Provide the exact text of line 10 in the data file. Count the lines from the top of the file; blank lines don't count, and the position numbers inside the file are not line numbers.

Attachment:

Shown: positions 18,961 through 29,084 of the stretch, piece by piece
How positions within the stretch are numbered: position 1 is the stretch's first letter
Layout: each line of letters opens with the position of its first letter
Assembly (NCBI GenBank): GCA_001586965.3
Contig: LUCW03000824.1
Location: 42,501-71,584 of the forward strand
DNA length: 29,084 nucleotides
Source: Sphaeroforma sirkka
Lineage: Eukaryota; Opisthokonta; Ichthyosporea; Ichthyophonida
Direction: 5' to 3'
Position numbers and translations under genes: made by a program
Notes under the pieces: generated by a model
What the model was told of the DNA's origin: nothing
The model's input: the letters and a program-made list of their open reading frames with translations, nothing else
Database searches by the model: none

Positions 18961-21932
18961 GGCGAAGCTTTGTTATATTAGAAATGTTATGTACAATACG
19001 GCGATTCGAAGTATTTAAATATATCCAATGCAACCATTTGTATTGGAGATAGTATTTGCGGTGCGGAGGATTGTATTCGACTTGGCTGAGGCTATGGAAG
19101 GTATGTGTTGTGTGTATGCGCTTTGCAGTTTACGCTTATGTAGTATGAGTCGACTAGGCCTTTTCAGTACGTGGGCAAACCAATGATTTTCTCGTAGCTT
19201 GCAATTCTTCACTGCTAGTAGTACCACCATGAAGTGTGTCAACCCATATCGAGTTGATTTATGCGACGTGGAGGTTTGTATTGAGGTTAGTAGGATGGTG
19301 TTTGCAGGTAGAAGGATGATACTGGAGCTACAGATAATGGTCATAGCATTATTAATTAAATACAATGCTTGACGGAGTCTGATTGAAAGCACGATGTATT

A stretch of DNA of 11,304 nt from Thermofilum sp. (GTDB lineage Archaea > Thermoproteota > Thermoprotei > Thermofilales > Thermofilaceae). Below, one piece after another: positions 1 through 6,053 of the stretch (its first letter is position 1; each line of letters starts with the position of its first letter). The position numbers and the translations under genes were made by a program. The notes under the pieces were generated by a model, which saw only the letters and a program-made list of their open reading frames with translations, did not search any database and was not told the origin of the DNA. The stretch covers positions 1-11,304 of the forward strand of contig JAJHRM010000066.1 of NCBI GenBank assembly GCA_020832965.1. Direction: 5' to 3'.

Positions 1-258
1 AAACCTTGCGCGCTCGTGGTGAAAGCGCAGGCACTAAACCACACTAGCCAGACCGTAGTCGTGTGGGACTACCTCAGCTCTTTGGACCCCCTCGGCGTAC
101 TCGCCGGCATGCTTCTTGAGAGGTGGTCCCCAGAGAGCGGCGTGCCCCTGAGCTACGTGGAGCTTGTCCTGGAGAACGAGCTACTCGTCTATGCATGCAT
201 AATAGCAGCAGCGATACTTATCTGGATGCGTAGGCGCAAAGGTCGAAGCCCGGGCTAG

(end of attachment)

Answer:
Direction: 5' to 3'